- Guggenheim China All-Cap (NYSEARCA:YAO)
- EGShares China Infrastructure (NYSEARCA:CHXX)
- Global X China Energy ETF (NYSEARCA:CHIE)
- PowerShares Golden Dragon China (NYSEARCA:PGJ)
- Guggenheim China Technology (NYSEARCA:CQQQ)
- Global X China Consumer ETF (NYSEARCA:CHIQ)
- Global X NASDAQ China Technology ETF (NASDAQ:QQQC)
Here is how the annual returns and P/E ratios stack up for these ETFs. Note than none of these are leveraged, and there are leveraged China ETF options for those with a wilder streak.
|ETF Name||Symbol||Trailing P/E||3-month return||1-year return||Beta|
|Global X China Financials ETF||CHIX||7.4||19.9%||30.2%||0.91|
|Global X China Materials ETF||CHIM||7.5||10.4%||-5.5%||0.98|
|iShares MSCI China Small Cap Index||ECNS||8.2||16.0%||15.3%||0.81|
|iShares FTSE China 25 Index Fund||FXI||8.7||11.8%||14.3%||0.92|
|First Trust China AlphaDEX||FCA||9.0||14.2%||25.2%||0.96|
|Global X China Industrials ETF||CHII||9.3||14.6%||17.8%||0.76|
|iShares FTSE China (HK Listed) Index||FCHI||9.5||12.0%||17.7%||0.87|
|Guggenheim China Small Cap||HAO||9.7||15.2%||18.5%||0.88|
|iShares MSCI China Index||MCHI||10.3||11.0%||20.7%||0.87|
|SPDR S&P China||GXC||10.3||10.1%||18.1%||0.87|
|Guggenheim China All-Cap||YAO||10.4||10.5%||17.9%||0.9|
|EGShares China Infrastructure||CHXX||10.8||15.3%||26.9%||0.77|
|Global X China Energy ETF||CHIE||12.5||10.2%||14.1%||0.87|
|PowerShares Golden Dragon China||PGJ||13.6||-3.2%||-6.0%||0.97|
|Guggenheim China Technology||CQQQ||14.6||1.8%||4.3%||0.94|
|Global X China Consumer ETF||CHIQ||16.3||9.2%||6.7%||0.8|
|Global X NASDAQ China Technology ETF||QQQC||17.1||-2.3%||2.0%||1.06|
I am personally in favor of the most liquid China ETF, the iShares FTSE China 25 Index Fund. However, for investors who want more breadth, the iShares MSCI China Index covers more sectors and stocks, and has had better growth (mostly from P/E expansion).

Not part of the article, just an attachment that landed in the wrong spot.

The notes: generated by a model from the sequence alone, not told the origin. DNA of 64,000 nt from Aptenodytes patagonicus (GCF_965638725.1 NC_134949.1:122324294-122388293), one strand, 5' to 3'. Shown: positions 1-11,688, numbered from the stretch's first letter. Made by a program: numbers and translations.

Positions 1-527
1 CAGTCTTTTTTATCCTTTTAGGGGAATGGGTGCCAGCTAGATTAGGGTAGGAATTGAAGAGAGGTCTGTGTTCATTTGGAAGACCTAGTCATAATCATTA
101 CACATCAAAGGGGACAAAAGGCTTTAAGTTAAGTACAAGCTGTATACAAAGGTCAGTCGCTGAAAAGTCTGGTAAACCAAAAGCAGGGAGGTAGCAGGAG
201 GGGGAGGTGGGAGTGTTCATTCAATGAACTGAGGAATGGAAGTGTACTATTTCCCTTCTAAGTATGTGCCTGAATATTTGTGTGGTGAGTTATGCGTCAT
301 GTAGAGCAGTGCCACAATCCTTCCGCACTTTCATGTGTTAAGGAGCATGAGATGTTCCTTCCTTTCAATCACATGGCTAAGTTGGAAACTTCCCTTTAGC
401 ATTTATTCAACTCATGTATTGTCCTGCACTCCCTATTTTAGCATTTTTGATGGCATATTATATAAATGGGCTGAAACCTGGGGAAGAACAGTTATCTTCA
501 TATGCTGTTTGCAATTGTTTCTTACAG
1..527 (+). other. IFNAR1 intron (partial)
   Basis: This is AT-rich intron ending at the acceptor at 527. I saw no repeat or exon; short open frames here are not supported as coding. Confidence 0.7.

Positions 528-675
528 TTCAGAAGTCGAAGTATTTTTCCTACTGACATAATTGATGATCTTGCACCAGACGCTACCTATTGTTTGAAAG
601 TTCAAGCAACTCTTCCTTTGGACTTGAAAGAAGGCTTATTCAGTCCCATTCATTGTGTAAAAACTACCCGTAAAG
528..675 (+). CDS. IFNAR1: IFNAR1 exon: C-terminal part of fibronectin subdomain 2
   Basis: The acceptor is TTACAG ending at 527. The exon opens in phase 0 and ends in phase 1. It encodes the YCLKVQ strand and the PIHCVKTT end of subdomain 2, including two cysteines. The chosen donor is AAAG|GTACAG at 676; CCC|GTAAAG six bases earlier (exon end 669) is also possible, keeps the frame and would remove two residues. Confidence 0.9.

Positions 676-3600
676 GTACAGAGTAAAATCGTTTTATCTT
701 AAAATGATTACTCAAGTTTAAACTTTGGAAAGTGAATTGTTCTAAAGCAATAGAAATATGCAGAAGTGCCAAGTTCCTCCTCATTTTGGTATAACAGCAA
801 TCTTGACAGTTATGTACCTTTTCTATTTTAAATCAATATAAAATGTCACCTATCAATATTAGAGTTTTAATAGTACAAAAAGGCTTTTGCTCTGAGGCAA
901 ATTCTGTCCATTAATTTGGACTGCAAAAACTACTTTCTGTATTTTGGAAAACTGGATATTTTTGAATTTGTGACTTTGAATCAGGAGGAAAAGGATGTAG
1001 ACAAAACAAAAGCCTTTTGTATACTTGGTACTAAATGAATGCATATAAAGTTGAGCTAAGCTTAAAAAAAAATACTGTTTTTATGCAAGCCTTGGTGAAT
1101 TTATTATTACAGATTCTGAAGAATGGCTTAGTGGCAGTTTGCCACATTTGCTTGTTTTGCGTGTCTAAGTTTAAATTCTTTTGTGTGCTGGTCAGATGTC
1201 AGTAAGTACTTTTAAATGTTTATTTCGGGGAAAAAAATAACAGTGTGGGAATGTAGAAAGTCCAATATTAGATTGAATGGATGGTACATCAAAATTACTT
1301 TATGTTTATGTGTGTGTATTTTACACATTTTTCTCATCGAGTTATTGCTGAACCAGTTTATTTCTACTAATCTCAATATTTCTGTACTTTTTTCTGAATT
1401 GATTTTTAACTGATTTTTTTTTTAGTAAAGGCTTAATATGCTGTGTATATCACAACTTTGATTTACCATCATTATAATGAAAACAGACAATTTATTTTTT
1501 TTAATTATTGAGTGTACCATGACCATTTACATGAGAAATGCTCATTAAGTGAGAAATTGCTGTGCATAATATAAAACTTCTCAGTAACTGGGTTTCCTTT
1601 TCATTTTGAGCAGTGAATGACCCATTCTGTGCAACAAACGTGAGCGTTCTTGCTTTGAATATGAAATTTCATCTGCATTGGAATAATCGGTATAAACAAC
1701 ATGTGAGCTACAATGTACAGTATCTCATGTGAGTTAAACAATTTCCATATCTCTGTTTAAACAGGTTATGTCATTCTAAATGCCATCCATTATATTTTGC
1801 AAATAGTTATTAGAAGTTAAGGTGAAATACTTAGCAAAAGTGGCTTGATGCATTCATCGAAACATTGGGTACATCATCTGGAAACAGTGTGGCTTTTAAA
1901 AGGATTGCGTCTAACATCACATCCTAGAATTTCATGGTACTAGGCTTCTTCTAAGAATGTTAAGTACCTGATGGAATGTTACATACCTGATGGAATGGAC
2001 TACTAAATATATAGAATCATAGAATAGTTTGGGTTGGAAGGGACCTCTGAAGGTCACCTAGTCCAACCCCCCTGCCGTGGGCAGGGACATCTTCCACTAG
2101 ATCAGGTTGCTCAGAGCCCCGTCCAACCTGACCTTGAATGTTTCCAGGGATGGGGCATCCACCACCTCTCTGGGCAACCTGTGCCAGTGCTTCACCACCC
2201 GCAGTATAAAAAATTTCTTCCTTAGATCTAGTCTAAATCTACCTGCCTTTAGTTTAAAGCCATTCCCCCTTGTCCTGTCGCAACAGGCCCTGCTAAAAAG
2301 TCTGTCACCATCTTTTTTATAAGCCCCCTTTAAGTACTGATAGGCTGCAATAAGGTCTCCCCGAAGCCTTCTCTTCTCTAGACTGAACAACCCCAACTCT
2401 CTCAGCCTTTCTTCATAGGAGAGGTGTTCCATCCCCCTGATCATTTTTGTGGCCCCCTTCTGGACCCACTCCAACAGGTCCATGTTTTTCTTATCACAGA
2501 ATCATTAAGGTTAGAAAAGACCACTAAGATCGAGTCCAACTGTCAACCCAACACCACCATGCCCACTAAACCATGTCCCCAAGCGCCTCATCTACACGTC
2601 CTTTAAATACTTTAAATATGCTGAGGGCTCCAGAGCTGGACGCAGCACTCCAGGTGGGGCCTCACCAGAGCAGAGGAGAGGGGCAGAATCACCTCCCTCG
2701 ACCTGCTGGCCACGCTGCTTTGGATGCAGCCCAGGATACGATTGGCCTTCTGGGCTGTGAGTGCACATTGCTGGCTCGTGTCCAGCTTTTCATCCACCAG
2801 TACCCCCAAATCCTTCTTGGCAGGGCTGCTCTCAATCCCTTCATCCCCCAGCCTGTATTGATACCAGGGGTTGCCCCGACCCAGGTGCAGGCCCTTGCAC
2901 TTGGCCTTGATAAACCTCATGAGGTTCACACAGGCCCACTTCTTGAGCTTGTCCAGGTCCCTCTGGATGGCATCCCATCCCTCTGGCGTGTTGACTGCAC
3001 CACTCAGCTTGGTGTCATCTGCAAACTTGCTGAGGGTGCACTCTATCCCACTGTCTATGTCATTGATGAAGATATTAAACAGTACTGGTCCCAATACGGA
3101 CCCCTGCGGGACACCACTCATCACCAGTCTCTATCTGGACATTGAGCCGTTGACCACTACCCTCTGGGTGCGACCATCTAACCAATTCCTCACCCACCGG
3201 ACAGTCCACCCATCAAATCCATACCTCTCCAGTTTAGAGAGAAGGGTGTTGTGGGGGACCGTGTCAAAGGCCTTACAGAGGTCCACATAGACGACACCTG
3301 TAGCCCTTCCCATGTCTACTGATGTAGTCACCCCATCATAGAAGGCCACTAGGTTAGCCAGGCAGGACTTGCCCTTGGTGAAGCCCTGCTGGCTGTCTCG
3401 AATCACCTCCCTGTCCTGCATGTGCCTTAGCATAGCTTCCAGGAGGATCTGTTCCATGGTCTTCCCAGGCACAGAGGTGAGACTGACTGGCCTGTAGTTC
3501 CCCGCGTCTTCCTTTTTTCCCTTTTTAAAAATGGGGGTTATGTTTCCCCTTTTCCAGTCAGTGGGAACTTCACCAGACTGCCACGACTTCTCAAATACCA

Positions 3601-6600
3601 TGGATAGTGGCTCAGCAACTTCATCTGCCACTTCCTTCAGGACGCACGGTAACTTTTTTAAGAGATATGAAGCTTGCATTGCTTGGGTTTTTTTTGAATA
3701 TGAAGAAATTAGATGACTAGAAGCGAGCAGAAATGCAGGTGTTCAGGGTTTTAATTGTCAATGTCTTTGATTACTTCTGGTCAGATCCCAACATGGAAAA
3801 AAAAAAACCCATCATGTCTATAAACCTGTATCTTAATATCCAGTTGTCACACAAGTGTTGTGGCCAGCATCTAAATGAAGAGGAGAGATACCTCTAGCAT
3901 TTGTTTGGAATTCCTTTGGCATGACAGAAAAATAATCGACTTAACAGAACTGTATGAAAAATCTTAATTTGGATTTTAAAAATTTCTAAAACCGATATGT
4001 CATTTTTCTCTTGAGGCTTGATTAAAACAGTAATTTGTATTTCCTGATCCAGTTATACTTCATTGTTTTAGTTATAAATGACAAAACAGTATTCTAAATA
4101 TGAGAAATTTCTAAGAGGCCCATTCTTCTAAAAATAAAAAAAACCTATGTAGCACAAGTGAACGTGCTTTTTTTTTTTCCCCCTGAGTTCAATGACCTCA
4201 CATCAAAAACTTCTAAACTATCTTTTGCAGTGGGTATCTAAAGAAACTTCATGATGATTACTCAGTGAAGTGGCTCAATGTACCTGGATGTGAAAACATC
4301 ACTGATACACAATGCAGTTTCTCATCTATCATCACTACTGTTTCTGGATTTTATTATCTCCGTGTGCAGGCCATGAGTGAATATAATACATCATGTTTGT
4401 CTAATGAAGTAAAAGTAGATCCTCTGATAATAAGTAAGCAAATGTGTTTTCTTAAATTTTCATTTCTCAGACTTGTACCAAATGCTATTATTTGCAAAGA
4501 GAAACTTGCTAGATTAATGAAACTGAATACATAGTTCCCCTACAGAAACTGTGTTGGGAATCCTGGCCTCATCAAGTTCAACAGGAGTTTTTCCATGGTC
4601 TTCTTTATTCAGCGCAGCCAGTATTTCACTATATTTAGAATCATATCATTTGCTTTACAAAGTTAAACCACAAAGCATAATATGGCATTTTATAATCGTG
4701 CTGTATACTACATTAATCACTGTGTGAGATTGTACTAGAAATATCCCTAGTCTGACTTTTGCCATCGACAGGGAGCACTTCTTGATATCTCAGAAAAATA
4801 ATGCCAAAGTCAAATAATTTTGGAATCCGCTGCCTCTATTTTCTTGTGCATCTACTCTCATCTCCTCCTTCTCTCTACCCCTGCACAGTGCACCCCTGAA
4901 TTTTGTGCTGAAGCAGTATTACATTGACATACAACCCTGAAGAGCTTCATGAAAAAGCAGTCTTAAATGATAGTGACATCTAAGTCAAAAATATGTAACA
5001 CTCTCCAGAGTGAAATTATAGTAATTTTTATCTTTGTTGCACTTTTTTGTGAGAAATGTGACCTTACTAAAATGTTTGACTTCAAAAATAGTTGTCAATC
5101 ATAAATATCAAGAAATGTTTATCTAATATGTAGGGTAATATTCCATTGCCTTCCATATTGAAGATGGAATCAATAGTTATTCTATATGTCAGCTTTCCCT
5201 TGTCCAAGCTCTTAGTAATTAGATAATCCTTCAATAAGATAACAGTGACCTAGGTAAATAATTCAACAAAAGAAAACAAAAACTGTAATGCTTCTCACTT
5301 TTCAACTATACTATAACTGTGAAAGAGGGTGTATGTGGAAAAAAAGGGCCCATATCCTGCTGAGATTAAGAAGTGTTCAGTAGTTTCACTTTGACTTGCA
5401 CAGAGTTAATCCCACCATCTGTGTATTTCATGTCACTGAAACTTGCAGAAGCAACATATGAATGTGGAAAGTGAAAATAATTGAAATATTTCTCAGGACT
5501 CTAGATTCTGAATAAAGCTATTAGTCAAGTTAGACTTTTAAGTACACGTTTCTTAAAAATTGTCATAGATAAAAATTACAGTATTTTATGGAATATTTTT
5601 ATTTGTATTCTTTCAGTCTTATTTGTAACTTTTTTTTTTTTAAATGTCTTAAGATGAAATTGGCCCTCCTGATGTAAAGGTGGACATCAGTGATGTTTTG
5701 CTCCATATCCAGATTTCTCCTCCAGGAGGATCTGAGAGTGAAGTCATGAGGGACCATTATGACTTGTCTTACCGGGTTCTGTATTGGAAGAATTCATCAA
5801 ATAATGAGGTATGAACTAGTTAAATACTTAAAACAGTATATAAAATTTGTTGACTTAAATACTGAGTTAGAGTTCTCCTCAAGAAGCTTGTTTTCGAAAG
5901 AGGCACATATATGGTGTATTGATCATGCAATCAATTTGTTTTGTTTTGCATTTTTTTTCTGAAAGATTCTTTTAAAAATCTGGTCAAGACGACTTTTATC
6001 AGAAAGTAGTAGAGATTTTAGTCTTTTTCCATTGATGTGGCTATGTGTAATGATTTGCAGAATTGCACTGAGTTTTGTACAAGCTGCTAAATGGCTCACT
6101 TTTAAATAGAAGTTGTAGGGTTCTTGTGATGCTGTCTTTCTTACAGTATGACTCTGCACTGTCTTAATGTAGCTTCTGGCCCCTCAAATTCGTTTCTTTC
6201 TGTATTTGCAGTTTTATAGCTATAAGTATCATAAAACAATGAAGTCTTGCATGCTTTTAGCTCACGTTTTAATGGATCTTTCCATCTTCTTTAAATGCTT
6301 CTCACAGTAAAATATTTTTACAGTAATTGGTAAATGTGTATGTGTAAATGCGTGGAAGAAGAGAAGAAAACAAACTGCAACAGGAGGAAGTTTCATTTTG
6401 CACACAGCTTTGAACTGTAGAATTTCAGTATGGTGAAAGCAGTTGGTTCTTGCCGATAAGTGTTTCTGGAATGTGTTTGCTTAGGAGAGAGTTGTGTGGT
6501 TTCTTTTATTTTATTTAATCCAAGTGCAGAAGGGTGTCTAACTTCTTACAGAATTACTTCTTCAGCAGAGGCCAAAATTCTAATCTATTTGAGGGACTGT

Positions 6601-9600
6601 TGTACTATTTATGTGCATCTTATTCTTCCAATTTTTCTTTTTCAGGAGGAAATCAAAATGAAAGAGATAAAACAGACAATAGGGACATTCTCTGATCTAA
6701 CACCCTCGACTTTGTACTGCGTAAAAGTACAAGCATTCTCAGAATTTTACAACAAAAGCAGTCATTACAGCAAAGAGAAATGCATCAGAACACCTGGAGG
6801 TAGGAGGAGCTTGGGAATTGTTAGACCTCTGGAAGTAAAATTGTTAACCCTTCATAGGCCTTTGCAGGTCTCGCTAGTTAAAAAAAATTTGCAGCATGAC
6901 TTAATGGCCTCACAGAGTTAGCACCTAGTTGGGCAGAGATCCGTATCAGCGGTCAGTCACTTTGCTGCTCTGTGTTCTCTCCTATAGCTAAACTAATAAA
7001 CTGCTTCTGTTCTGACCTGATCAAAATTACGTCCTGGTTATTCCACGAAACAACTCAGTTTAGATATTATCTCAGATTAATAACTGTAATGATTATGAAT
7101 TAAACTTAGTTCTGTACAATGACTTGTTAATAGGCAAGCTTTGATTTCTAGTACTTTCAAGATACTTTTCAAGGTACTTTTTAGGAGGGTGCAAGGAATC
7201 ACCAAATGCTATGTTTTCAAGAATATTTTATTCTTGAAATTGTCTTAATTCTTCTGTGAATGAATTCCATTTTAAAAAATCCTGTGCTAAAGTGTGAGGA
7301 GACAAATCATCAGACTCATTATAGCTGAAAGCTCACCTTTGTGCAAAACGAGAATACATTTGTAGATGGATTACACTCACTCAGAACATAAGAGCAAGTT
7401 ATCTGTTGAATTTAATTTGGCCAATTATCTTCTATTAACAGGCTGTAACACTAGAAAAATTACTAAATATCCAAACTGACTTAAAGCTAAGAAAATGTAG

For the next year, though, I think three ETFs deserve very special mention.
The Chinese government is on the record as favoring big infrastructure expansion in 2013. To gain from this trend, I think China investors should consider the EGShares China Infrastructure ETF.
Housing in China is likely to boom, as indicated by the increase in rebar prices. While I didn't analyze the Guggenheim China Real Estate ETF (NYSEARCA:TAO) in my last article, it think this is ripe for explosion. For the record, this ETF is up more than 50% in 2012.
Finally, if infrastructure and housing are up, this should bode well for the Chinese banks from increased financing activity. To put a punt on this sector, China investors may want to consider the Global X China Financials ETF.
So there you have it, my predictions for 2013. Just so you remember, this is the only prediction that you will ever need. Jokes aside, investors in Chinese infrastructure, housing, and finance should have a good year, in my view.
Disclaimer: This is not meant as investment advice. I do not have a crystal ball. I only have opinions, free at that. Before investing in any of the above-mentioned securities, investors should do their own research, consult their financial advisors, and make their own choice.